We chose every year to fall into the trap of blindly following the need to splash out in order to prove our love, as red roses, balloons and soft toys fill the windows of most shops. We crowd in popular restaurants, complain about it having too many people and often get bad service. We also spend triple the amount on flowers, contribute to many forests being cut down to make Valentine’s cards, and rub it into the faces of those who are single the fact that they are.

One would assume love does not require a special day set aside enabling partners to show each other affection and shower each other with gifts.  Moreover, even if this assumption is wrong, there is always an annual anniversary of meeting/getting together/getting married etc. when the same behaviour is almost expected. Surely, the retailers are more than happy to collect your money, but as much as you wish to contribute to the GDP of your country, possibly consider doing it spasmodically throughout the year.

What is often forgotten is if you love someone, you should tell them daily how you feel.  It would make more sense to regularly surprise your  partner with small tokens of affection: enjoying a home cooked candlelight dinner, walking on the beach, watching the sunset together, finding a love song that portrays how you feel and playing it for them, etc.

I recently posed a question to some of my friends as to when was the last time, outside of Valentine’s Day and your anniversary, that you have given your partner a love letter written from the heart (not copied or pre-filled with text); or brought home a single rose for no reason; or bought their favourite ice-cream or desert as a surprise; or taken them to have a spontaneous picnic on the beach? Most looked blankly at me as if I was asking them about the last time they climbed Mount Everest.

By all means, celebrate Valentine’s Day, enjoy the gifts, the surprises and the spirit of the day.  However, please remember that just like for a couple getting married – it is not all about the day but about your lives together.

Love and be loved! Celebrate and keep the romance going every day and you will be a very happy couple!


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Honesty is the best policy…not so in the world of sport

In light of the most recent doping, match-fixing and corruption scandals in the world of sport, such as the truth about Lance Armstrong’s drug taking in cycling and accusations faced by the Essendon football club as well as the shadow cast over all other football clubs in Australia, the lack of honesty in our sport has been debated by the media.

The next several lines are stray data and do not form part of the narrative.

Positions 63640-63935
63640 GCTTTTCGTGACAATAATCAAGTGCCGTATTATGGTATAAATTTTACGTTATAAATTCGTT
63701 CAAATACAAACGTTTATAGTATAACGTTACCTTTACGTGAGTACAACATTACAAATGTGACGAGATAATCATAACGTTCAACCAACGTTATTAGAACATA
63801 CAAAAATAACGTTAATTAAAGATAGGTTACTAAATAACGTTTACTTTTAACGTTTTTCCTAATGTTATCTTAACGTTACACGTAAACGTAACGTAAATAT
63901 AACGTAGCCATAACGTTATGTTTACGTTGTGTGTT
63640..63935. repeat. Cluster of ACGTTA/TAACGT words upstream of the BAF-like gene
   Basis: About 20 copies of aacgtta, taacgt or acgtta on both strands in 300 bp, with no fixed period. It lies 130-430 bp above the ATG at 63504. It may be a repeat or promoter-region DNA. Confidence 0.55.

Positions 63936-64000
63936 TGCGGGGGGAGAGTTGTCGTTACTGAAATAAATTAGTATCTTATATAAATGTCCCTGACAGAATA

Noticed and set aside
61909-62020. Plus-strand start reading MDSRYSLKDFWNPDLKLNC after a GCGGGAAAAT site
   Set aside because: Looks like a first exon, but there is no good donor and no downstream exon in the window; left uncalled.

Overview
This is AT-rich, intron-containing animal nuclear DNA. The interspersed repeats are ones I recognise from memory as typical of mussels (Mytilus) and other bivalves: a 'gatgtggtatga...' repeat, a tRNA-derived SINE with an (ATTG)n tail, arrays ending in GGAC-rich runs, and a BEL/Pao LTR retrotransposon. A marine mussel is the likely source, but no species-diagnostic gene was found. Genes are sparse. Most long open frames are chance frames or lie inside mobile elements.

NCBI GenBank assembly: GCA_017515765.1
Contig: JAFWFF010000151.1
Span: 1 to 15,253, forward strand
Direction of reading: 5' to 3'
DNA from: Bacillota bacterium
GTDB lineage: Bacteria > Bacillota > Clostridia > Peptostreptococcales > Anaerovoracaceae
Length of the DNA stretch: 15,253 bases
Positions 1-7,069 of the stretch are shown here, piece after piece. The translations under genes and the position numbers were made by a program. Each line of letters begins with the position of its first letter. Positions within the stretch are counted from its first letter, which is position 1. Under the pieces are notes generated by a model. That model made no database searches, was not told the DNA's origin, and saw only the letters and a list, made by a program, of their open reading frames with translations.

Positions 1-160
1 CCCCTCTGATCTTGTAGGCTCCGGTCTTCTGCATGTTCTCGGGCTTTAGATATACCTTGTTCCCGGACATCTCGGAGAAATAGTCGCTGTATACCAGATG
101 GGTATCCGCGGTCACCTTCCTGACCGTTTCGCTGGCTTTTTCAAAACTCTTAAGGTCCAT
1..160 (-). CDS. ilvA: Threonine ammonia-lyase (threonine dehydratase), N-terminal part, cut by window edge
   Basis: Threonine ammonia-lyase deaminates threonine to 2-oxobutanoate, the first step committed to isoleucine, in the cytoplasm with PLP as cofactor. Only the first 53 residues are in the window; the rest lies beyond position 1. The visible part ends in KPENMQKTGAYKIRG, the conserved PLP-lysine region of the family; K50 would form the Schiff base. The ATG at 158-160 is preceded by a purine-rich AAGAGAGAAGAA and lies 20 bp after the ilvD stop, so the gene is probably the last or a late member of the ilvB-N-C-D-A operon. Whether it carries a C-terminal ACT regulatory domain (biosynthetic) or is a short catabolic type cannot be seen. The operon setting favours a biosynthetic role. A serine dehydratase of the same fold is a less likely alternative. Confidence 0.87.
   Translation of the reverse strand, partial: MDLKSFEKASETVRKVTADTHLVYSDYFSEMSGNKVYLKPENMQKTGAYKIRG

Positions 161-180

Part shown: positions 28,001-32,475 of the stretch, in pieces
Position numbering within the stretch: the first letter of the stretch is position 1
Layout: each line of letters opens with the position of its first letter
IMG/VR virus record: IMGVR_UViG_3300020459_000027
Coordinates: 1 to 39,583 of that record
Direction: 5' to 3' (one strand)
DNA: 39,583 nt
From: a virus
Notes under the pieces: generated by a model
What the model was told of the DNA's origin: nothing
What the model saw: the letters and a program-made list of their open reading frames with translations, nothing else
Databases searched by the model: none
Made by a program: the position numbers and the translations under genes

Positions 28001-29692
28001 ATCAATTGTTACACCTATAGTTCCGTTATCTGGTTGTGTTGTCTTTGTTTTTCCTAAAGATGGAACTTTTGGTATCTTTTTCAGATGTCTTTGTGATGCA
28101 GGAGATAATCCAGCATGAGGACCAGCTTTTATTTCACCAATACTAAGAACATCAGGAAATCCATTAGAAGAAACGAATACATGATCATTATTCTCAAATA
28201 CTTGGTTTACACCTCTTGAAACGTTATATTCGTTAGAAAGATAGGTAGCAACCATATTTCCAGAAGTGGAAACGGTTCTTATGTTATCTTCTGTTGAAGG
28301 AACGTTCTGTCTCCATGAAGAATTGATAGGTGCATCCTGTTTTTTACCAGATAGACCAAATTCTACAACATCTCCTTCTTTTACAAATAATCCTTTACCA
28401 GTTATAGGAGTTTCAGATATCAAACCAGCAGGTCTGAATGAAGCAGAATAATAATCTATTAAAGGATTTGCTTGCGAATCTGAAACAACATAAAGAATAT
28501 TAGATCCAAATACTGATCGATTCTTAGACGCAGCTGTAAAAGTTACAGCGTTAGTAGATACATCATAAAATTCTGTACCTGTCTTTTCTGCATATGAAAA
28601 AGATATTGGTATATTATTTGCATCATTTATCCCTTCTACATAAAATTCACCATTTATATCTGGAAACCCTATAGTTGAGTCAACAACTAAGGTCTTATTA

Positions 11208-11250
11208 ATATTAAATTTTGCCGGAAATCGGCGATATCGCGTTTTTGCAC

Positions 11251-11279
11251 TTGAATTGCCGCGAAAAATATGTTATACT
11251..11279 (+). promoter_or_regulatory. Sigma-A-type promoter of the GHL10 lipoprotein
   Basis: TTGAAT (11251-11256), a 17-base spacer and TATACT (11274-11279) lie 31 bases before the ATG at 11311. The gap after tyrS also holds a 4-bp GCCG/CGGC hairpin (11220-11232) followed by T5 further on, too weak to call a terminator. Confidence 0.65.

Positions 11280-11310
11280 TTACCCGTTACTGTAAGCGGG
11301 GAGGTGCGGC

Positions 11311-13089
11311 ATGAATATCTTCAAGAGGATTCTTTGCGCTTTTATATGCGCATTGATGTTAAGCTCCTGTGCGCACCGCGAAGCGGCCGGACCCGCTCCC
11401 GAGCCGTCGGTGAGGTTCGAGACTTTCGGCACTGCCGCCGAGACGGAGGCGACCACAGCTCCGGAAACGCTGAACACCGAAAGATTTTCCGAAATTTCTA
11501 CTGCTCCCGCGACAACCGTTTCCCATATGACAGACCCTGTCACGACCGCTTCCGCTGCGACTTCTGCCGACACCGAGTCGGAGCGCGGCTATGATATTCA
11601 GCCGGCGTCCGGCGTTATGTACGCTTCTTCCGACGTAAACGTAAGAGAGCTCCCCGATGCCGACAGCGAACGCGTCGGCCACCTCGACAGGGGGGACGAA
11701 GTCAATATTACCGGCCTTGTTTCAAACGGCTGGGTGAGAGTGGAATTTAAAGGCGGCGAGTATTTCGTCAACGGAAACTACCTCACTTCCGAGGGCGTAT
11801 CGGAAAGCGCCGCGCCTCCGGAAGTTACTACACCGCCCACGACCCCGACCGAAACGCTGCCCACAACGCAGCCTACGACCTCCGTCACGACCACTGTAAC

Sportsmen have always been admired by us, mere mortals, as examples of greatness achieved through a lot of hard work and determination in addition to the obvious possession of talent.  However, in recent weeks, most of us have had to grapple with the concept of dishonesty and outright betrayal by those we blindly believed and worshiped.

Although not a cyclist myself, I have always admired Lance Armstrong for his ability not only to rebuild his life and career after beating cancer, but for being able to become the greatest in his sport.  Or so I, as well as millions of others, have thought.  Finding out Armstrong was a cheat was a blow to my beliefs that one can have it all through hard work despite the circumstances.  Discovering he maliciously destroyed many people’s lives in the process as they tried to unveil his dishonesty made me frustrated and a little angry.   Finding out that my beloved Essendon footy players have been fed performance enhancing drugs within a few days of the Armstrong scandal just added to the injury.

It is understandable that sportsmen want to be the best at their game.  Unfortunately, when they no longer can achieve greatness through natural ability, they turn to other, often illegal, sources.  However, what a lot of those sportsmen often fail to comprehend is the effect their cheating has on their fans and people who genuinely believe in them.  They also forget that in most cases lies come out and the consequences of cheating are grave.

The impact of all the illegal and dishonest behaviour that came to light in the recent weeks should also not be underestimated when it comes to those sportsmen and athletes, who play fair, are honest and who do not cheat to win a medal or a higher rank or a championship.  Such sportsmen should be praised and celebrated.  There is only one problem – we are unable to distinguish between those that lie and cheat and those that get to the top through hours of hard work.

So I pose the question: “What happened to the honesty and integrity in our sport?”  These essential moral stances appear to have become extinct like dinosaurs.  We have most definitely entered the dark ages when it comes to sport as all wins and great performances will now be under scrutiny and slight disbelief as to their genuine nature.




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Success and humility – what is your definition?